Primarily known for its famous founder, TIDAL is another streaming platform that competes for listeners with Spotify.

In March 2021, the company was acquired by Block (formerly Square) for a total of $297 million. It had previously raised $8.8 million in funding.

Its music library, which is available in more than 60 countries, features over 80 million songs as well as 350,000 videos.

TIDAL has allegedly struggled to push its subscriber count past the 1.5-million-mark. Its inability to push beyond likely became the reason for why it sold to Block. It, therefore, remains to be seen if the backing of a major FinTech company can help it to reignite growth.

Sources: Crunchbase, Reddit, TIDAL

11. iHeart Radio

Headquarters: New York City, United States

Founder(s): iHeart Media

Year Founded: 2008

Another, yet still popular music streaming service is iHeart Media’s namesake platform iHeart Radio. As the name suggests, users can listen to live and local radio stations.

The service is currently available in the United States, Canada, Mexico, Australia, or New Zealand. It works together with 860 radio stations in these countries.

Despite its limited geographical availability, iHeart Radio has managed to attract 150 million registered users. Its podcasts are, for example, downloaded 422 million times every month.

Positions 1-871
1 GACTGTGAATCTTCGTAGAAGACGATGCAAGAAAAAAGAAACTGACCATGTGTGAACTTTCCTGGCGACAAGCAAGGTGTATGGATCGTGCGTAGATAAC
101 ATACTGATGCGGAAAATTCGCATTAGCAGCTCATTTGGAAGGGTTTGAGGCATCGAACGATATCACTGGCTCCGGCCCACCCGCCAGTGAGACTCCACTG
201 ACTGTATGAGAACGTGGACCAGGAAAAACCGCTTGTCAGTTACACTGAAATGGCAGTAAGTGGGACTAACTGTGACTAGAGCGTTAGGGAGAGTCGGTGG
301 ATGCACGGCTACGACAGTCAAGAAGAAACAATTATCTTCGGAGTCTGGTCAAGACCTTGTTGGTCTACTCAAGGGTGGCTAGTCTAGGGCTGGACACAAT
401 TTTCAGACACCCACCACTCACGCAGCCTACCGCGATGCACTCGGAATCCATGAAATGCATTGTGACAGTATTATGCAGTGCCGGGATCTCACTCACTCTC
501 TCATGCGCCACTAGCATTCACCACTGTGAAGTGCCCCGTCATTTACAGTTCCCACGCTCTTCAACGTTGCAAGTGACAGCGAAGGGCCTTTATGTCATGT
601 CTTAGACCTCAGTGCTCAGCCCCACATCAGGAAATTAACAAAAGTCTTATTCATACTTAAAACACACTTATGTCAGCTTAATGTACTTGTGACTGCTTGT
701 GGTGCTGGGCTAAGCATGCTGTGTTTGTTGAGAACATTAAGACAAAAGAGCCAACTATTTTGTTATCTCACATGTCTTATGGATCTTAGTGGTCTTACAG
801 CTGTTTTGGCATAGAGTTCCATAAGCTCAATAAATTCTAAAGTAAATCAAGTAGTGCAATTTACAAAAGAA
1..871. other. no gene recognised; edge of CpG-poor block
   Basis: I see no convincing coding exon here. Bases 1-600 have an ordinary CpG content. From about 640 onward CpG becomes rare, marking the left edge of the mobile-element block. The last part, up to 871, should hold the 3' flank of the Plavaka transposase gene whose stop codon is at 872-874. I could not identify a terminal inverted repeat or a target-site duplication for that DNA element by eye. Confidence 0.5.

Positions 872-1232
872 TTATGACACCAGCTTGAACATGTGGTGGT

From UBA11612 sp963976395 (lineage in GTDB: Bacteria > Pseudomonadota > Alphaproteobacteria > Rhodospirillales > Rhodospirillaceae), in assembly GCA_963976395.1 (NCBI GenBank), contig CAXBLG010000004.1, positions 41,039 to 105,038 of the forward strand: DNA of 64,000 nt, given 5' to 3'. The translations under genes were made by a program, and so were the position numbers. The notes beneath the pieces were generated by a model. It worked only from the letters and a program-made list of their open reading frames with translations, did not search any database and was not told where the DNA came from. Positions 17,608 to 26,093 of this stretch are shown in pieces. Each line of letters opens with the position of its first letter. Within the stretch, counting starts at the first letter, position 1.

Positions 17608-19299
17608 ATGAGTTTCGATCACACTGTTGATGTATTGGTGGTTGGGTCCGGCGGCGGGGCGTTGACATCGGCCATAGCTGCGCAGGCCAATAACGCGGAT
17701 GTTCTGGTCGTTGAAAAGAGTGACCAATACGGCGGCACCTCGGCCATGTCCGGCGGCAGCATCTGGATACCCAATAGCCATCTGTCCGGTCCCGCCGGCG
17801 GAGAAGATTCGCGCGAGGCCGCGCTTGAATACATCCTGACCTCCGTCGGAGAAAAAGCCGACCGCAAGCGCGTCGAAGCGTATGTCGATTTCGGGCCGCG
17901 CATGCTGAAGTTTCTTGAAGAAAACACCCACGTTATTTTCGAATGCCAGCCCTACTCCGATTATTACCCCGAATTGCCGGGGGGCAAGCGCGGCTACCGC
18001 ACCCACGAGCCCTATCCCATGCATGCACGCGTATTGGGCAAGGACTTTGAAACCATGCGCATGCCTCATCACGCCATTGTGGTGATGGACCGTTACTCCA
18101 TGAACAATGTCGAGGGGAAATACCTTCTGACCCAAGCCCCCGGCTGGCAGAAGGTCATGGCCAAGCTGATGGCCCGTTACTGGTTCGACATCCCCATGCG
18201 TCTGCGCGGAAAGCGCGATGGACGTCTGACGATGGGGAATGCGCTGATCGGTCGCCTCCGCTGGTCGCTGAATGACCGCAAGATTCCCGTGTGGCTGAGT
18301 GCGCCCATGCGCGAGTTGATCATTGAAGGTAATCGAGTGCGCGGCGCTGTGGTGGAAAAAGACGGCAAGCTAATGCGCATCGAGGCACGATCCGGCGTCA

Sources: iHeart Radio

12. Napster

Headquarters: Los Angeles, California, United States

Founder(s): John Fanning, Sean Parker, Shawn Fanning

Year Founded: 1999

This is one for the nostalgic ones. Napster initially began as a file-sharing system but after extensive legal battles was forced to switch to a music streaming business model.

In fact, Napster became one of the first music streaming services and even launched before the likes of Spotify.

Napster currently offers 42 million songs on its platform. The company, which is now owned by MelodyVR, now boasts a combined 5 million+ users.

Sources: London Stock Exchange

13. Gaana

Headquarters: Noida, Uttar Pradesh, India

Founder(s): Avinash Mudaliar

Year Founded: 2011

Gaana is the largest music streaming platform in India and offers more than 45+ million songs from primarily Indian artists.

The entire Indian music catalog is available to consumers around the globe. Gaana features music from 21 Indian languages such as Assamese, Odia, Tamil, and many more.